Sunday, July 14, 2024

Wilmington endorses greenway plan

The guide to developing a countywide greenway received the green light Tuesday with approval from Wilmington City Council.

It was the last local-government endorsement needed for the plan, which is scheduled to go before the metro area’s policy committee for a final nod later this month.

The Wilmington/New Hanover Comprehensive Greenway Plan serves as the blueprint for a future network of corridors–most containing paved bike-and-pedestrian paths–around the county. With connectivity the key, the paths would lace through each of the county’s municipalities and popular stops like parks, schools, libraries, shopping centers and neighborhoods.

Currently the project has no solid cost estimate as planning remains and full implementation would spread over 20-30 years. Wilmington’s existing Gary Shell Cross-City Trail, the bike and walking path visiting parks and other stops around the city, is one component of the overall greenway network.

Graphic from the greenway plan claiming the various benefits greenway networks offer communities. Click to enlarge. Click here to view the report.

When on the ground the future network would “change the face of the community for the better,” Wilmington City Councilwoman Laura Padgett said recently of the plan. The essence of greenways are in alternative routes to local destinations, ideally relieving some vehicular stress from area roadways. The plan also looks at “blueways” for kayaking and canoeing.

More than a year has gone into its drafting, aided by several public information meetings and more than 3,600 comment forms, according to planners.

“There was a significant amount of public outreach,” Mike Kozlosky, executive director of the Wilmington Metropolitan Planning Organization (MPO), told Wilmington City Council during a wrap-up presentation in March.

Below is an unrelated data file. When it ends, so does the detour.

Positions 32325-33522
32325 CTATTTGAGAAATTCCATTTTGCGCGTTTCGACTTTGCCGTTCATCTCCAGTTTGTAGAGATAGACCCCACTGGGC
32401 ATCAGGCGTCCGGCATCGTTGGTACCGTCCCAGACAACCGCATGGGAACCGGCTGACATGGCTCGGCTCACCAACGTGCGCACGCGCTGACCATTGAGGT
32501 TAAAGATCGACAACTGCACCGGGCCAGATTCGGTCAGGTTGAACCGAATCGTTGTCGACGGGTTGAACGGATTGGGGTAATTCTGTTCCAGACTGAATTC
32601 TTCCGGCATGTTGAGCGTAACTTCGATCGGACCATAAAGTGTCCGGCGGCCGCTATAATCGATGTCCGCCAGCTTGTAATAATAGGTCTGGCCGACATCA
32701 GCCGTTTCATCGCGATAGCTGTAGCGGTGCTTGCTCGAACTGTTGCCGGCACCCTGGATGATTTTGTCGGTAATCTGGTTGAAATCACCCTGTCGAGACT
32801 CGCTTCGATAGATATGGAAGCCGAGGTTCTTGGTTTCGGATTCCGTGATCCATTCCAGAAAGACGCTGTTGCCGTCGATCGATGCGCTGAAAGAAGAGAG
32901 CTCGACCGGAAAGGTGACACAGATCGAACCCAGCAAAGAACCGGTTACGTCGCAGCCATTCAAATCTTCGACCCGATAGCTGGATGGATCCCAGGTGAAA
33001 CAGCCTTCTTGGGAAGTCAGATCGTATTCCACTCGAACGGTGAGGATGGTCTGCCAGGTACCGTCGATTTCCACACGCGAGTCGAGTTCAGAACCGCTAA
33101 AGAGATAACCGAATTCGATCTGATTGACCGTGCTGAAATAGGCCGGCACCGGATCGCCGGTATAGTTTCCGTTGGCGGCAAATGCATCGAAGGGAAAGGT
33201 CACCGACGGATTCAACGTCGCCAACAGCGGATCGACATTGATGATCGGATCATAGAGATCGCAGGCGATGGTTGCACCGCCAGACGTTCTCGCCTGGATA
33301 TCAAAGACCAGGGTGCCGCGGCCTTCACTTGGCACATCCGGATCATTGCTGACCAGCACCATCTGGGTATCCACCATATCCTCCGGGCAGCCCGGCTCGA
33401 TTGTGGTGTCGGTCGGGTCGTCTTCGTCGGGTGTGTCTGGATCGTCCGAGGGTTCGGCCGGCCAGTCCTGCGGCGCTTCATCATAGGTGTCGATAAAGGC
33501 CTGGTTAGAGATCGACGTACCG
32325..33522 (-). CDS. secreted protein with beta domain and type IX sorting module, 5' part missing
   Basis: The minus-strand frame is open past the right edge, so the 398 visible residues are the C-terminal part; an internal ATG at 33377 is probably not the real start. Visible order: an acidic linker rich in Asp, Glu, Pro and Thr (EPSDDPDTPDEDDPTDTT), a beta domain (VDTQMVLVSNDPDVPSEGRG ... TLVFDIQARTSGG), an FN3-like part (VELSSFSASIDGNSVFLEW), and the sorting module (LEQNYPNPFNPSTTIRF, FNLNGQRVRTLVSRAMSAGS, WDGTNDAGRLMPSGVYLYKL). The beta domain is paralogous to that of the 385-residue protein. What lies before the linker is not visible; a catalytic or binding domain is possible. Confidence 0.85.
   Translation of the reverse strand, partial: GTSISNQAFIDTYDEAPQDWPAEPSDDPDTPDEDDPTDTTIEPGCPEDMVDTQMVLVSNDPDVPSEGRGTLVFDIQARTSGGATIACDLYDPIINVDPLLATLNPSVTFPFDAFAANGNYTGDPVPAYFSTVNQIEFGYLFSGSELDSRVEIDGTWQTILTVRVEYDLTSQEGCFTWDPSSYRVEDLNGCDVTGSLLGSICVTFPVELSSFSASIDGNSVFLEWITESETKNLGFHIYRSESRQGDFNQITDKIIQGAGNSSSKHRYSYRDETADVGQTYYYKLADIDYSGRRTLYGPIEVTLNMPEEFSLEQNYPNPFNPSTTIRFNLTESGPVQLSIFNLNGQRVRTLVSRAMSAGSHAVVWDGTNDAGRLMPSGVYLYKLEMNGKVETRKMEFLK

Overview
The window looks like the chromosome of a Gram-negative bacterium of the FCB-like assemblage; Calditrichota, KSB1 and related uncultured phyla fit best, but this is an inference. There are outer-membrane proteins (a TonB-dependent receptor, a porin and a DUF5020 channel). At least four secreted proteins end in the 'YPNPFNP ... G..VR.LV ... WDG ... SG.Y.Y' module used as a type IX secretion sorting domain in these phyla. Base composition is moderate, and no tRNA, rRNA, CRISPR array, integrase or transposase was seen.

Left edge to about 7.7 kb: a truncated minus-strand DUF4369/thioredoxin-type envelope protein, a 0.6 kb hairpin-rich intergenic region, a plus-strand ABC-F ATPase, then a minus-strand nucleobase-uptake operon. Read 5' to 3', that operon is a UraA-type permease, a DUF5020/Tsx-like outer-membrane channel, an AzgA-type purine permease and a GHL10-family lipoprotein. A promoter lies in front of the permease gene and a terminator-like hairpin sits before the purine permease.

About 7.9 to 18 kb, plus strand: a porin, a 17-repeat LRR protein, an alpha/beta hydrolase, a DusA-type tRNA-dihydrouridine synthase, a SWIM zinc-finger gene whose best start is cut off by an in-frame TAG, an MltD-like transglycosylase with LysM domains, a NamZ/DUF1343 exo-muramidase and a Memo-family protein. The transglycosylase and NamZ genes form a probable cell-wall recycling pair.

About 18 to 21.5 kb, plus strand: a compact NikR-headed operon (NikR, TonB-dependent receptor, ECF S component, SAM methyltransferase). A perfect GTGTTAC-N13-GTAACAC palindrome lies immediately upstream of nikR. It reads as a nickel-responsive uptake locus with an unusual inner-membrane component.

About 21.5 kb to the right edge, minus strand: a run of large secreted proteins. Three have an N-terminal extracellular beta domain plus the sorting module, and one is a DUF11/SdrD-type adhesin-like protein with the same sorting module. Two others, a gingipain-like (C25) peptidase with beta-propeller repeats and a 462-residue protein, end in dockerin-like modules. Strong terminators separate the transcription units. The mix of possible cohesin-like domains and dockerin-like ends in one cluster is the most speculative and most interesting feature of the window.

Kozlosky said planners also looked at census data to identify populous areas the greenways should visit.

Some concern with the plan aired during planners’ public outreach meetings held over 2012; a pair of Alabama Avenue residents at Carolina Beach in September said they didn’t want to greenways to bring their neighborhood strangers who may be up to no good.

But Kozlosky has reiterated numerously that greenways have if anything produced positive social interaction and healthy lifestyles for the communities that have them.

Asheville and Greensboro are among cities with greenway networks.

“Altogether, the many functions that greenways serve will benefit all involved: From residents to visitors, and from local businesses to the natural environment, an expanded and interconnected system of greenways will improve overall quality of life,” boasts this greenway plan’s website.

MPO’s Transportation Advisory Committee, made up of members of various, elected county and municipal officials in New Hanover and northeast Brunswick counties, will give the greenway plan a final review at its next meeting, April 24.

Its approval is likely.

“The plan was a collective effort between the City of Wilmington, New Hanover County, Town of Carolina Beach, Town of Kure Beach, Town of Wrightsville Beach and the Wilmington MPO,” noted a memo to Wilmington City Council ahead of Tuesday’s endorsement.

Click here to view the plan, which officials said could be amended as need over the years.

Ben Brown is a news reporter at Port City Daily. Reach him at ben.b@hometownwilmington.com or (910) 772-6335. On Twitter: @benbrownmedia

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